SCARBOROUGH — The closing of schools in March caused Scarborough Public Schools to reduce spending, giving the district $700,000 in surplus for the 2021 fiscal year.

On Oct. 15, Kate Bolton, director of business and finance, said that Scarborough Schools came under budget by $1.8 million in the general funds balance, about 3.6 percent of the total FY2020 budget.

A portion of the general funds surplus, approximately $400,000 will go towards the school food service program, Bolton said.

Maintaining a cushion of state subsidy reduction and non-tax revenues is a concern the district has as it plans for the 2022 fiscal, she said.

“We’ve used a great deal of fund balance in our budget for FY21,” Bolton said. “When we go to build our FY22 budget we’re going to have $700,000 in revenue that we’ll need to sustain in order to not add to the tax burden for our local taxpayers.”

Another concern that the district has is that the federal aid that Scarborough received through the Coronavirus Relief Fund ends on Dec. 30, Bolton said. Scarborough Public Schools used an extra $2 million in preparing and maintaining health and safety of students and staff in schools.

“There can be no money spent from those funds for any services or products and materials that are in use on Jan. 1,” she said. “So we’re a little bit concerned about what that means for us for the rest of the year because I don’t think any of us really thinks life is going to change and it’s all going to be unicorns and rainbows on Jan 1. I think we’re going to be managing the same school environment we were managing in December even if we’re real optimistic about what the spring looks like.”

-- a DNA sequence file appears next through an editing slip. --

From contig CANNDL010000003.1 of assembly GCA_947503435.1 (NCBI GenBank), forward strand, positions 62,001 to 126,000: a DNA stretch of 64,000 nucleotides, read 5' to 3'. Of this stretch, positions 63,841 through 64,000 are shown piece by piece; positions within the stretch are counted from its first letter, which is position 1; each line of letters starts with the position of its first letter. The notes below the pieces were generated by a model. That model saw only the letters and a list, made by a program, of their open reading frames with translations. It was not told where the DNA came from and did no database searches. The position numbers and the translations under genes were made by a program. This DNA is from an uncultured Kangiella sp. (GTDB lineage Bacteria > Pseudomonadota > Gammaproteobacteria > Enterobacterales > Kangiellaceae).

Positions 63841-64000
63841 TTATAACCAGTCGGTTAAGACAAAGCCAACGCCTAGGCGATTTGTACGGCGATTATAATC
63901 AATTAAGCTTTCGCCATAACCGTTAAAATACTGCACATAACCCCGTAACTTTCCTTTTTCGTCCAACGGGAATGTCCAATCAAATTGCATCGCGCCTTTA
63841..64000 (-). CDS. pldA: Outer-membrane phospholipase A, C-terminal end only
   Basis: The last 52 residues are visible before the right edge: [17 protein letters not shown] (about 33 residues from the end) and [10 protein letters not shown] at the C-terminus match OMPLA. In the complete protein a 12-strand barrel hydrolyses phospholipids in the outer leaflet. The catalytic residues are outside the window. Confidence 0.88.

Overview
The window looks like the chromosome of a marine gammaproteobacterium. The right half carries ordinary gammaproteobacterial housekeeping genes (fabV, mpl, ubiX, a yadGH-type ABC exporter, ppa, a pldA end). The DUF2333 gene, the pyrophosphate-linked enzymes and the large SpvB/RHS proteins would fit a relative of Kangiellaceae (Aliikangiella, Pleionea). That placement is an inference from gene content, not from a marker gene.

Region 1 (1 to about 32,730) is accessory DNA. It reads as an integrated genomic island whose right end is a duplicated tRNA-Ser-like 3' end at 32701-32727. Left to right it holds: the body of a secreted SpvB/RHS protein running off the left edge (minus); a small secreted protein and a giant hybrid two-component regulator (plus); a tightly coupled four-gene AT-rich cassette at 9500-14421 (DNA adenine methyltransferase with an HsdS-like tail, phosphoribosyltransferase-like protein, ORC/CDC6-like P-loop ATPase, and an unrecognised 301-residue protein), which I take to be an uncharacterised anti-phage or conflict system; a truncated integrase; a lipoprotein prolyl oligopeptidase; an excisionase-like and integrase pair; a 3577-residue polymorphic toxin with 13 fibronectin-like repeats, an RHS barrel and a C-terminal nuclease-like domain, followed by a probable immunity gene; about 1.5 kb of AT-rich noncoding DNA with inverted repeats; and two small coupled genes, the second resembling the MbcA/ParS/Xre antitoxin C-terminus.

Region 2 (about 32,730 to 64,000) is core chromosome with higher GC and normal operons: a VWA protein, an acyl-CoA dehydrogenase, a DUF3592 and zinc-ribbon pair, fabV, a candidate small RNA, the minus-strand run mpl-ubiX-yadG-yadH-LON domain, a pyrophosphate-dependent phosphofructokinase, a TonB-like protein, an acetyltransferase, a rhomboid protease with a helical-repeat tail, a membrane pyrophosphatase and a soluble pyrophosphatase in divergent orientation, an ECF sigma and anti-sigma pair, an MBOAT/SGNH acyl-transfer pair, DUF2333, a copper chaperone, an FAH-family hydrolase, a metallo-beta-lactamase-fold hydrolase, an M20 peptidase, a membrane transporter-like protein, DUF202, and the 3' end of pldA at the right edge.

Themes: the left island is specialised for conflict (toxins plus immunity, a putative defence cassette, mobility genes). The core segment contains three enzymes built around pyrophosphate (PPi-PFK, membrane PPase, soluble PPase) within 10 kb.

Although there were reductions in spending when students were learning remotely last spring, personnel costs represented 79 percent of the 2020 fiscal year budget, Bolton said.

“Per the governor’s executive order, which came through on March 19 after schools were shut down, she required all school personnel continue to receive their full pay and benefits through the end of 2019 – 2020 school year,” she said. “So as a result we didn’t really see significant reduction in spending for many of our regular salary and wage benefit accounts.”

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